Comparing genotyping algorithms for Illumina's Infinium whole-genome SNP BeadChips

Matthew E. Ritchie, Ruijie Liu, Benilton S. Carvalho, Rafael A. Irizarry, Melanie Bahlo, David R. Booth, Simon A. Broadley, Matthew A. Brown, Simon J. Foote, Lyn R. Griffiths, Trevor J. Kilpatrick, Jeanette Lechner-Scott, Pablo Moscato, Victoria M. Perreau, Justin P. Rubio, Rodney J. Scott, Jim Stankovich, Graeme J. Stewart, Bruce V. Taylor, James WileyGlynnis Clarke, Mathew B. Cox, Peter A. Csurhes, Patrick Danoy, Joanne L. Dickinson, Karen Drysdale, Judith Field, Judith M. Greer, Preethi Guru, Johanna Hadler, Ella Hoban, Brendan J. McMorran, Cathy J. Jensen, Laura J. Johnson, Ruth McCallum, Marilyn Merriman, Tony Merriman, Andrea Polanowski, Karena Pryce, Lotfi Tajouri, Lucy Whittock, Ella J. Wilkins, Brian L. Browning, Sharon R. Browning, Devindri Perera, Simon Broadley, Helmut Butzkueven, William M. Carroll, Caron Chapman, Allan G. Kermode, Mark Marriott, Deborah Mason, Robert N. Heard, Michael P. Pender, Mark Slee, Niall Tubridy, Ernest Willoughby

Research output: Contribution to journalArticle

Abstract

Background: Illumina's Infinium SNP BeadChips are extensively used in both small and large-scale genetic studies. A fundamental step in any analysis is the processing of raw allele A and allele B intensities from each SNP into genotype calls (AA, AB, BB). Various algorithms which make use of different statistical models are available for this task. We compare four methods (GenCall, Illuminus, GenoSNP and CRLMM) on data where the true genotypes are known in advance and data from a recently published genome-wide association study.Results: In general, differences in accuracy are relatively small between the methods evaluated, although CRLMM and GenoSNP were found to consistently outperform GenCall. The performance of Illuminus is heavily dependent on sample size, with lower no call rates and improved accuracy as the number of samples available increases. For X chromosome SNPs, methods with sex-dependent models (Illuminus, CRLMM) perform better than methods which ignore gender information (GenCall, GenoSNP). We observe that CRLMM and GenoSNP are more accurate at calling SNPs with low minor allele frequency than GenCall or Illuminus. The sample quality metrics from each of the four methods were found to have a high level of agreement at flagging samples with unusual signal characteristics.Conclusions: CRLMM, GenoSNP and GenCall can be applied with confidence in studies of any size, as their performance was shown to be invariant to the number of samples available. Illuminus on the other hand requires a larger number of samples to achieve comparable levels of accuracy and its use in smaller studies (50 or fewer individuals) is not recommended.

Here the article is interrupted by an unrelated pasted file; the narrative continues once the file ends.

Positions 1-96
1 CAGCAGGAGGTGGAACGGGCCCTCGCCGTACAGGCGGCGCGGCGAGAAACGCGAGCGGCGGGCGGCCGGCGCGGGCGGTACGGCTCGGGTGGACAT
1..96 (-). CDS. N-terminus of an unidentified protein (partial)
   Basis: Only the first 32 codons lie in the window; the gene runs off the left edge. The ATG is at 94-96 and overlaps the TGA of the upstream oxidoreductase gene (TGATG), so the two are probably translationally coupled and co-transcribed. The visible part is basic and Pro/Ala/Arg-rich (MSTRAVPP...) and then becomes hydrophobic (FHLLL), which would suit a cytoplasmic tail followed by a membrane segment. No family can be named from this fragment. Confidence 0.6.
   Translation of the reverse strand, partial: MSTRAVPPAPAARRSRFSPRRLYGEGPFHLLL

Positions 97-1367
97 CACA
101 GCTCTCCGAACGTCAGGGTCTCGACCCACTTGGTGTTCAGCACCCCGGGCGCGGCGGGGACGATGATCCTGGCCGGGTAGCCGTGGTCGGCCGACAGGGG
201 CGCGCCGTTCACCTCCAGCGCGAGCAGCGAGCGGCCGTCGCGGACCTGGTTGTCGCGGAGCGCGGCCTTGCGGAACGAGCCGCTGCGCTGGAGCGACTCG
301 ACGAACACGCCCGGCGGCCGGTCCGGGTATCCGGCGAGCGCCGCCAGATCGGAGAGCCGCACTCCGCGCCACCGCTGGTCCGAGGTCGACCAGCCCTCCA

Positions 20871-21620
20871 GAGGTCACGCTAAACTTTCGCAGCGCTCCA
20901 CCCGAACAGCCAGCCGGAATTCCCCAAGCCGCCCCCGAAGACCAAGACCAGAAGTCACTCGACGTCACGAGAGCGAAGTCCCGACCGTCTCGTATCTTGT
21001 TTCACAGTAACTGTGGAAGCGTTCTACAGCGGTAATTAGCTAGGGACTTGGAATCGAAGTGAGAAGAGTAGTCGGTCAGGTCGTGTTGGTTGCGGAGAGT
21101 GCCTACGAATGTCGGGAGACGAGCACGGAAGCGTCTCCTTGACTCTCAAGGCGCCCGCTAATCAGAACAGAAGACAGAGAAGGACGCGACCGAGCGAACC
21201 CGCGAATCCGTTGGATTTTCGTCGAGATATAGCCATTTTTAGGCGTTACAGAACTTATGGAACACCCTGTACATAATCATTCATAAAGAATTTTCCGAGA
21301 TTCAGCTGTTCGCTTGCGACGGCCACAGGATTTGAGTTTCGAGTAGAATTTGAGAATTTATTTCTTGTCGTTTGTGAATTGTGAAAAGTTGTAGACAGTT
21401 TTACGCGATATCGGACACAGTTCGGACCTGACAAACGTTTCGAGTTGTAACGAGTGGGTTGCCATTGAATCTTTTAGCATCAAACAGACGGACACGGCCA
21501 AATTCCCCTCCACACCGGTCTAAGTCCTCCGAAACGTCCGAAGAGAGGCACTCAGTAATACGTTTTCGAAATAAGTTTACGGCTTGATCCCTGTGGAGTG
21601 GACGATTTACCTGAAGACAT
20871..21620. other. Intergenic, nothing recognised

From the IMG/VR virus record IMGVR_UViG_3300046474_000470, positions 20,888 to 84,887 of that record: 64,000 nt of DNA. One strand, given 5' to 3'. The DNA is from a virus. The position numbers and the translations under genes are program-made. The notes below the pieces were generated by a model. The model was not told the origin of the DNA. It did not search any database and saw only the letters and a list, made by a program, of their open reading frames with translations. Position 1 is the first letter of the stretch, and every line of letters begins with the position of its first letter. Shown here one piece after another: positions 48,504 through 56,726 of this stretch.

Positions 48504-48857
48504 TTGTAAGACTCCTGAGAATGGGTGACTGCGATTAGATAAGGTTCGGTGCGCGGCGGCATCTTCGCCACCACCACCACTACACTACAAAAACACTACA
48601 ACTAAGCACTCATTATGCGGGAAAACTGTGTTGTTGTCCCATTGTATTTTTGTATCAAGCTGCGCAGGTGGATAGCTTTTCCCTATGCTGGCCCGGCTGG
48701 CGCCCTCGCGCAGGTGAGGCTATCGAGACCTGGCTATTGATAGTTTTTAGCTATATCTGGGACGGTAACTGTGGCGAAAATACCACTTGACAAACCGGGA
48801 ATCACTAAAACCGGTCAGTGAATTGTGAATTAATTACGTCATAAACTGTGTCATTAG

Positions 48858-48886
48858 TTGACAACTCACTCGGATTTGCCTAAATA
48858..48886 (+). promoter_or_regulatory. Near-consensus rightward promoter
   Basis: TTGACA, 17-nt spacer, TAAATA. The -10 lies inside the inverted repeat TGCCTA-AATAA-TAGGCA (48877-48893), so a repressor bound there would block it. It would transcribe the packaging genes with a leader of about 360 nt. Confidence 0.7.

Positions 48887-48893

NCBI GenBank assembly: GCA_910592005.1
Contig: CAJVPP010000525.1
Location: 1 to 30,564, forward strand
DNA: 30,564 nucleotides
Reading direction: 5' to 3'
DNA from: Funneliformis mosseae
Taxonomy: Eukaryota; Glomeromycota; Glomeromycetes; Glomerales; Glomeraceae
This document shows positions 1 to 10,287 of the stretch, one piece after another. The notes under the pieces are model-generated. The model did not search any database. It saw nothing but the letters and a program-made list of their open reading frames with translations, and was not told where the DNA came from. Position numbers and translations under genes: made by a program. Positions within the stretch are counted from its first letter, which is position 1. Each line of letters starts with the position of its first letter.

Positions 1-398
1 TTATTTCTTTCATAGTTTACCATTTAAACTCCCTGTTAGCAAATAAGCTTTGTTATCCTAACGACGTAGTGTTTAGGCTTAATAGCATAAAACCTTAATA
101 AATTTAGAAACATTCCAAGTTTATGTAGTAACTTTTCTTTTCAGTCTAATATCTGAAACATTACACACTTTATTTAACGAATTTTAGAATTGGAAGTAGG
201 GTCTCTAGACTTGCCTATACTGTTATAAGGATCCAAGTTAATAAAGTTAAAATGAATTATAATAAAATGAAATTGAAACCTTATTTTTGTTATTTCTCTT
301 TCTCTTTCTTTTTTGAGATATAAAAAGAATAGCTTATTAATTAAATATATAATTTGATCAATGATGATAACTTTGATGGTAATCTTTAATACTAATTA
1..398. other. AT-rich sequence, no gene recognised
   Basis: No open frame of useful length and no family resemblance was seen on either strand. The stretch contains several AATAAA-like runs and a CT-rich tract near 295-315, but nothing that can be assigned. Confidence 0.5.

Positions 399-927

Original languageEnglish (US)
Article number68
JournalBMC Bioinformatics
Volume12
DOIs
StatePublished - Mar 8 2011

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ASJC Scopus subject areas

  • Structural Biology
  • Biochemistry
  • Molecular Biology
  • Computer Science Applications
  • Applied Mathematics

Cite this

Ritchie, M. E., Liu, R., Carvalho, B. S., Irizarry, R. A., Bahlo, M., Booth, D. R., Broadley, S. A., Brown, M. A., Foote, S. J., Griffiths, L. R., Kilpatrick, T. J., Lechner-Scott, J., Moscato, P., Perreau, V. M., Rubio, J. P., Scott, R. J., Stankovich, J., Stewart, G. J., Taylor, B. V., ... Willoughby, E. (2011). Comparing genotyping algorithms for Illumina's Infinium whole-genome SNP BeadChips. BMC Bioinformatics, 12, [68]. https://doi.org/10.1186/1471-2105-12-68